Hi Barbara! I also love the mystery questions on Patricia’s blog. But I’m terrible at guessing the one she made up!
Thank you for having Time After Tyme on your TBR list. I look forward to hearing what you think about it. 🙂
Barbara and Kay, with the dumb things criminals d0, it’s getting harder and harder to come up with a made-up one. lol
I love the idea about a skiptracer!
Hi Beverly. I love the idea of a skip tracer. Can’t wait to see what Patricia does with this idea.
Thanks for stopping by.
I’m about to start working on the idea in about three weeks…first I have to finish the 15K novella that’s due the middle of September. It’s about a billionaire defender.
Kay, thanks for the insightful interview you had with Pat. Having read all of her books, and a great many other Christian suspense (including yours), I find the process needed to write fiction is so different from writing technical documents. I could knock off technical docs with ease, well mostly, in my career as a software engineer. Trying to do fiction requires a whole different mindset. I’m truly grateful to those of you who do it so well.
I echo Rachel Hill’s sentiments regarding your extraordinary effort to interact with your readers, Pat. Her Tuesday and Friday blog posts are so much fun.
Hi Tim! It’s nice to see you here.
I also find creative writing to be very challenging, but wonderful in many ways. And I echo your sentiments on Patricia’s blog posts. They are so much fun!
Have a great week.
Aww, thanks, Tim. I love interacting with my readers and have made many new friends, including you!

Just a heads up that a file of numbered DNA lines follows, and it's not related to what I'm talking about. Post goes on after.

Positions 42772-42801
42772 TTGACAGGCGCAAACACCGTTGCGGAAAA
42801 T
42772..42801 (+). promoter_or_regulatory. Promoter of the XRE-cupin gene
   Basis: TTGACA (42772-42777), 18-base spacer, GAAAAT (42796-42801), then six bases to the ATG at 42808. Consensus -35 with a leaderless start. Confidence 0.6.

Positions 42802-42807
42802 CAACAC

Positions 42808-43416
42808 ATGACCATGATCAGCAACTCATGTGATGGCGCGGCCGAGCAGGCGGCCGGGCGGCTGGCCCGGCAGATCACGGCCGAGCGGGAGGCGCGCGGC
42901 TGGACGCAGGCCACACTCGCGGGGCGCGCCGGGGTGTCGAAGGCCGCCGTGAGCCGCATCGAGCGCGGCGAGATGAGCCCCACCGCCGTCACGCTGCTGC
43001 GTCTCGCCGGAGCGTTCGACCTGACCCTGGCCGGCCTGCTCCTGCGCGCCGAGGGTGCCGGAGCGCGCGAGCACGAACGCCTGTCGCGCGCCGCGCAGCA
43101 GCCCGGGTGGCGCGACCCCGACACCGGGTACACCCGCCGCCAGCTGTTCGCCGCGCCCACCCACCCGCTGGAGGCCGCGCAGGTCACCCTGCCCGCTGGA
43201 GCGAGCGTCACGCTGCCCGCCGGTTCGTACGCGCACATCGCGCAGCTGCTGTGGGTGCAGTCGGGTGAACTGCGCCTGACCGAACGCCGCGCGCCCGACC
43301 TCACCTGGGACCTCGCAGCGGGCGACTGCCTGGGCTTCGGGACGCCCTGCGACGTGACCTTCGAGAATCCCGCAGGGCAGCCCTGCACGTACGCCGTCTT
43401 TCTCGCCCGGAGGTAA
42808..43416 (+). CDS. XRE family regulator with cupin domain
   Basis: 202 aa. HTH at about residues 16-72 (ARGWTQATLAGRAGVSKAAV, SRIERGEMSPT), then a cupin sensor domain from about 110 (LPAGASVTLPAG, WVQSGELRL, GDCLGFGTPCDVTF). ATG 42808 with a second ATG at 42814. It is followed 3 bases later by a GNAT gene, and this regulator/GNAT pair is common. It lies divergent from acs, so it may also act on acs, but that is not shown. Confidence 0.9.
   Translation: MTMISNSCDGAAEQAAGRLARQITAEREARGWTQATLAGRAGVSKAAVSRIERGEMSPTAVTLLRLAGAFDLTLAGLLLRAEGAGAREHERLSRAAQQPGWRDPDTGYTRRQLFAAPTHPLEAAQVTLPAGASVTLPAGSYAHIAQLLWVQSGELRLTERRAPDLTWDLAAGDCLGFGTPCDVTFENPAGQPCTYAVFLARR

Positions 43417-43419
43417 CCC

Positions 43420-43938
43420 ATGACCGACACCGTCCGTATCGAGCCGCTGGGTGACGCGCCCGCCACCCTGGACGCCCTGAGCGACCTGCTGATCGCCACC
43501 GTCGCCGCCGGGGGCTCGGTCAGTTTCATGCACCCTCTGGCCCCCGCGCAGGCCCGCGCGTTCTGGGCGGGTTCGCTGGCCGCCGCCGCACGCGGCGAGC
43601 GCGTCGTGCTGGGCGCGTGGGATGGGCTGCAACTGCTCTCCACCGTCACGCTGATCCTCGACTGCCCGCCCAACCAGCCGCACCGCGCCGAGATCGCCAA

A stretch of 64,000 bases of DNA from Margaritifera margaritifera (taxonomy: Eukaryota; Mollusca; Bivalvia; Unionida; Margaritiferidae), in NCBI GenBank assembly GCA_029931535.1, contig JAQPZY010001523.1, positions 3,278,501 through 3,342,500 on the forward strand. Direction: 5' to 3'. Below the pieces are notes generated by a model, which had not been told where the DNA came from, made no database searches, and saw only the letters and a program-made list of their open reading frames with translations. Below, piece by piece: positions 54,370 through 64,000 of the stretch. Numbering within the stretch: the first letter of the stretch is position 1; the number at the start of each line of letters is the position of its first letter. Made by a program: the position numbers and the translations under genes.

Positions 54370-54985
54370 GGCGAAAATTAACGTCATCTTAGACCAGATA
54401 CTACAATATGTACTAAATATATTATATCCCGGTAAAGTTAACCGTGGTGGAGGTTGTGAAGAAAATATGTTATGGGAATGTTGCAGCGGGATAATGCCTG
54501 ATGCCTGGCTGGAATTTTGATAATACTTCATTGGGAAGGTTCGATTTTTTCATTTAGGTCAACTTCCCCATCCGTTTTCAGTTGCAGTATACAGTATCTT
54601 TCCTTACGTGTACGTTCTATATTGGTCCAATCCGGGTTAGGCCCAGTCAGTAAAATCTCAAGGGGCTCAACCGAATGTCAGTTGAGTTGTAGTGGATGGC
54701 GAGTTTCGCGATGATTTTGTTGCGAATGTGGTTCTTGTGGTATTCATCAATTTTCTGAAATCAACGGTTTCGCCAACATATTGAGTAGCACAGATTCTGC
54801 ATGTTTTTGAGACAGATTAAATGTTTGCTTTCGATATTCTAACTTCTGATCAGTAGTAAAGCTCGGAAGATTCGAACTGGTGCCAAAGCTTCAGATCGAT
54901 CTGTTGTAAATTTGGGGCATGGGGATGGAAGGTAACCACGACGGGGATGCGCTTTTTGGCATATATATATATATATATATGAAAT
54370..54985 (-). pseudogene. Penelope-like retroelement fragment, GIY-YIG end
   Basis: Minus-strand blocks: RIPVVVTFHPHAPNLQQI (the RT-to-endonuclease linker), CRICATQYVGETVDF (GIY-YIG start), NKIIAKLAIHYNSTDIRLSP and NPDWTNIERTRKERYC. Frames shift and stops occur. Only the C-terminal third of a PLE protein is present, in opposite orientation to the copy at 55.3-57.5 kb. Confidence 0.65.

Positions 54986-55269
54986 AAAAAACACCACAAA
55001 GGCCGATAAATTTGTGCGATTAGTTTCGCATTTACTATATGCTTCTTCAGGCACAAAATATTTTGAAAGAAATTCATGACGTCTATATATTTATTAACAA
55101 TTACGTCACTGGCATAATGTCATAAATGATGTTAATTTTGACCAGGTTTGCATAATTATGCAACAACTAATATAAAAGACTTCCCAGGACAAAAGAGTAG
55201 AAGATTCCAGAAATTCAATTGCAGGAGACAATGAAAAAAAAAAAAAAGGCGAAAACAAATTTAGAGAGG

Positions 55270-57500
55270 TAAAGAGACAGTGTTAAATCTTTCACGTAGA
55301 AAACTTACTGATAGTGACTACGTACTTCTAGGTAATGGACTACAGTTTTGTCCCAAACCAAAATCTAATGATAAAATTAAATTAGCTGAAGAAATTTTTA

Hi, Patricia and Kay,
Sorry I’m a tad late on this. I’ve been busy setting up book promos for my new release suspense/mystery/romance. Your writing background is most interesting.
Hope this isn’t too “off the wall,” but I’m wondering what your (literary) definition is of the three words “thriller, suspense, and mystery.” Not the “official” definition, but what they mean to you.
Hope it’s not too late to answer. 🙂
Best wishes for a continuing successful writing career!
Hi Frank! Great question. I’ll be interested to hear Patricia’s take on the definitions.
My definition doesn’t always follow the “official” one. To me, a thriller indicates suspense and lots of action and on a grand scale; suspense is all about the hero and/or heroine being in danger, and mystery is a murder (usually) and I, as the reader, am following along with the person trying to solve it (and trying my best to figure it out before the end). I hope that answers your question. 🙂
It does, and it does it well.
I’m super late to the party, but catching up and wanted to say thanks for the great interview. I enjoyed the peek behind the curtain with an author whose work I enjoy and respect.
Thank you, Lori! I’m glad you enjoyed it!!
It’s good to see you here, Lori. Thanks for stopping by!